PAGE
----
History of Brittany

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The history of Brittany may refer to the entire history of the Armorican peninsula or only to the creation and development of a specifically Brythonic culture and state in the Early Middle Ages and the subsequent history of that state.

Pre-Brythonic Armorica includes the ancient megalith cultures in the area and the Celtic tribal territories that existed before Roman rule. After the collapse of the Roman empire, large scale migration from Great Britain led to the foundation of British colonies linked initially to homelands in Cornwall, Devon and Wales. The independent Breton kingdom later developed into the Duchy of Brittany, before it was unified with France to become a province. After the French Revolution Brittany was abolished as an administrative unit, but continued to retain its distinctive cultural identity. Its administrative existence was reconstituted, in reduced size, as the Region of Brittany in the mid-20th century.

Before Brittany[edit]

Iron Age[edit]

For the history of Brittany before the first written records, see Prehistory of Brittany.

A variety of tribes are mentioned in Roman sources, like the Veneti, Armoricani, Osismii, Namnetes and Coriosolites. Strabo and Poseidonius describe the Armoricani as belonging to the Belgae.

Armorican gold coins have been widely exported and are even found in the Rhineland.

Salterns are widespread in Northern Armorica, for example at Trégor, Ebihens and Enez Vihan near Pleumeur-Bodou (Côtes-d'Armor) and the island of Yoc'h near Landuvez (Finistère) of late La Tène date.

An estimated 40–55 kg of salt per oven were produced at Ebihens. Each oven was about 2 m long. The site dates to the end of the early La Tène or the middle La Tène period. Numerous briquetage remains have been found. At Tregor, boudins de Calage (hand-bricks) were the typical form of briquetage, between 2.5 and 15 cm long and with a diameter of 4–7 cm. At the salterns at Landrellec and Enez Vihan at Pleumeur-Bodou the remains of rectangular ovens have been excavated that are 2.5–3 m long and about 1 m wide, constructed of stones and clay. On the Gulf of Morbihan about 50 salterns have been found so far, mainly dating to the final La Téne period.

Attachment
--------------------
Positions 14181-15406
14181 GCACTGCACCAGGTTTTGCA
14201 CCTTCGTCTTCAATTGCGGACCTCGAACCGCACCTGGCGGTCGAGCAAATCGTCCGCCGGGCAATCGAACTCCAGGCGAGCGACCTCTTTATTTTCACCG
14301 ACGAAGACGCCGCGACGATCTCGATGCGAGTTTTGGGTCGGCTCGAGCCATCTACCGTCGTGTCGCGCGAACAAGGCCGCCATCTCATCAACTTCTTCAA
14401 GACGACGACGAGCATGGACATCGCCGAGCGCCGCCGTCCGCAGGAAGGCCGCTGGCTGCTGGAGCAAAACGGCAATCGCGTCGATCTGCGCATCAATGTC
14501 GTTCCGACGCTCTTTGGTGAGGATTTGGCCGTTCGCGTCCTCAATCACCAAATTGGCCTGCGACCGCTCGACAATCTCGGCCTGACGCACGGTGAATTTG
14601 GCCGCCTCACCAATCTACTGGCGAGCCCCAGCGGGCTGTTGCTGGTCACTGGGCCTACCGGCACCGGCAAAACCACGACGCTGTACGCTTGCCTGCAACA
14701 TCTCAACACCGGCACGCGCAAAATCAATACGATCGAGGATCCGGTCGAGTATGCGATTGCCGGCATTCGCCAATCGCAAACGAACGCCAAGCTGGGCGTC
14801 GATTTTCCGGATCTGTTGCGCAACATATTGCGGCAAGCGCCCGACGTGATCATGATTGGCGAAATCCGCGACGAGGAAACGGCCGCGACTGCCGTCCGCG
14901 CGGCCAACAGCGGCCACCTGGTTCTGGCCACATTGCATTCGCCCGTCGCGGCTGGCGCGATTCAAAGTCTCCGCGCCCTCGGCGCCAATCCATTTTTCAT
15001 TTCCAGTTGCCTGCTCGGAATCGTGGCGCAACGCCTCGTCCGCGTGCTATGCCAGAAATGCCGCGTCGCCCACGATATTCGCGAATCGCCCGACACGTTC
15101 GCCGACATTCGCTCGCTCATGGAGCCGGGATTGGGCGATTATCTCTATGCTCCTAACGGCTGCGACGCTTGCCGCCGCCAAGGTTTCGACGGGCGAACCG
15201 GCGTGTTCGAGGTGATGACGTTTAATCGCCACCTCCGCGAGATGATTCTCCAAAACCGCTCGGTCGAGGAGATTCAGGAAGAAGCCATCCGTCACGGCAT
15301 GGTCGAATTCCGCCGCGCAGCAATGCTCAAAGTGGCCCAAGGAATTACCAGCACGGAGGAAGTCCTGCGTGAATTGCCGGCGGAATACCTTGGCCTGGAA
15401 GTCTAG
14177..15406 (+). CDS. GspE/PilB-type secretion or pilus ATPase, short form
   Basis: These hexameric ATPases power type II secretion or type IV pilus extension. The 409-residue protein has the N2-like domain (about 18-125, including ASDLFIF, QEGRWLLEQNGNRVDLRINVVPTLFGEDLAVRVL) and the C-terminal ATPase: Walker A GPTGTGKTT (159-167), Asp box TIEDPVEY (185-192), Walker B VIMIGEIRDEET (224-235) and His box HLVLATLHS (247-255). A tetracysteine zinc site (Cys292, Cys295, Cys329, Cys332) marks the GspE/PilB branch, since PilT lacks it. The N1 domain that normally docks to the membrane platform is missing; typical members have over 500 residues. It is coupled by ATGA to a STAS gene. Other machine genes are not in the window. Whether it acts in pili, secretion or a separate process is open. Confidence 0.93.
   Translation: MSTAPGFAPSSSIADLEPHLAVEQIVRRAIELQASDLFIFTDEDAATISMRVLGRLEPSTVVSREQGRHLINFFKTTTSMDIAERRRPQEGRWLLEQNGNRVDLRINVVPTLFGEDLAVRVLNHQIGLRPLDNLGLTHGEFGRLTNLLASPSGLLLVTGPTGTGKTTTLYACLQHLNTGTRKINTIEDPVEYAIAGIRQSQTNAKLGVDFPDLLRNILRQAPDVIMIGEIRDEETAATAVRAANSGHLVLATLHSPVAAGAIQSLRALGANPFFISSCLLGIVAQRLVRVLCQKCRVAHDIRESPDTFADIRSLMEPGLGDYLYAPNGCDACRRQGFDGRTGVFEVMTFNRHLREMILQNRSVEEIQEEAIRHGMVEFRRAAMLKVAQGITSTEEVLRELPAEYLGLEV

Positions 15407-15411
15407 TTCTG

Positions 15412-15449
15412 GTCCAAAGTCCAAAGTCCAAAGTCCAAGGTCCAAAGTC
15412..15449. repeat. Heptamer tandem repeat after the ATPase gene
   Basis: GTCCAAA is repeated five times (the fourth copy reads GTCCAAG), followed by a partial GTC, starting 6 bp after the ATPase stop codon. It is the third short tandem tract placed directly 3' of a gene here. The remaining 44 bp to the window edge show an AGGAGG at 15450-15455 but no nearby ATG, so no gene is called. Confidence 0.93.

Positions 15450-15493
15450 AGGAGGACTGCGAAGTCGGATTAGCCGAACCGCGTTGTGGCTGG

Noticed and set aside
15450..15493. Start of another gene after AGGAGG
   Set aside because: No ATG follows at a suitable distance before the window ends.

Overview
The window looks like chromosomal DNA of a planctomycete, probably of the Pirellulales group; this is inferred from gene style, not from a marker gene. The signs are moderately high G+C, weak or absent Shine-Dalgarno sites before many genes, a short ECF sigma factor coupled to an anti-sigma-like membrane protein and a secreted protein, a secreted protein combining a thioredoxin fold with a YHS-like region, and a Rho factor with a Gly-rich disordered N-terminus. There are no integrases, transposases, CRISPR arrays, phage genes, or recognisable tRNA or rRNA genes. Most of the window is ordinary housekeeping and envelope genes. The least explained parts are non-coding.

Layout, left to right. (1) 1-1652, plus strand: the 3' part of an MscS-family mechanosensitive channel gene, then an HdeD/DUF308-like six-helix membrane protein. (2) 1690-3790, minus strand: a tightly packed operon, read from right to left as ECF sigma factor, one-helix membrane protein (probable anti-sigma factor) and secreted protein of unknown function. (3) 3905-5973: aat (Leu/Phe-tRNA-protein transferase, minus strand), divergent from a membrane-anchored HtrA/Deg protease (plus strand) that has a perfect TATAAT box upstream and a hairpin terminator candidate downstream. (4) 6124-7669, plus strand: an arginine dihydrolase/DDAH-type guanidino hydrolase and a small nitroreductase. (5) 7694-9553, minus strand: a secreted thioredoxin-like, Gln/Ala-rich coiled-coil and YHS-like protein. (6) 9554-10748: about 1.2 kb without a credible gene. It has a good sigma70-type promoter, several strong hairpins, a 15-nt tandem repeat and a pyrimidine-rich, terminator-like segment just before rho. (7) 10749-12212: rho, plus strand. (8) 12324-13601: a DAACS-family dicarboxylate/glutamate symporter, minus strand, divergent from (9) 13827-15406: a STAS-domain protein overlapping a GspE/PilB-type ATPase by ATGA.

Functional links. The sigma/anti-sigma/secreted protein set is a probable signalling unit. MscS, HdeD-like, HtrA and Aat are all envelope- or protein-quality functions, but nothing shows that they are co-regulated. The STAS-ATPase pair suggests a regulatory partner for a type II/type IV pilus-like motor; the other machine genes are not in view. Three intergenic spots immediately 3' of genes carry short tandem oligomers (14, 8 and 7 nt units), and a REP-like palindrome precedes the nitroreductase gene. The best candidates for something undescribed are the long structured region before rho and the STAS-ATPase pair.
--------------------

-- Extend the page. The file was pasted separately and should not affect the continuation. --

Roman rule[edit]

Main article: Armorica

In 56 BC the area was conquered by the Romans under Julius Caesar. The main resistance came from the Veneti. After their defeat their leaders were killed and the tribe sold as slaves. The Romans called the district Armorica (a Latinisation of a Celtic word meaning "coastal region"), part of the Gallia Lugdunensis province. The modern département of Côtes-d'Armor has taken up the ancient name. After the reforms of Diocletian, it was part of the diocesis Galliarum.

The uprising of the Bagaudae in the 3rd century led to unrest and depopulation, numerous villages were destroyed. Thick layers of black earth in the towns point to urban depopulation as well. The rule of Constantine (307–350) led to a certain renaissance. Numerous coins were minted. At the tractus Armoricanus, new forts were built, for example at Brest, Avranches and Le Yaudet. The Notitia Dignitatum (circa 400AD) mentions a number of local units manning the Tractus armoricanus et nervicanus, for example Mauritanian troops in the territory of the Veneti and Osismii. Frankish laeti were present in Rennes. Christianisation is commonly dated to the late fourth century, but material evidence is rare.

Middle Ages[edit]

Early Middle Ages[edit]

Map of British settlements in the 6th-century.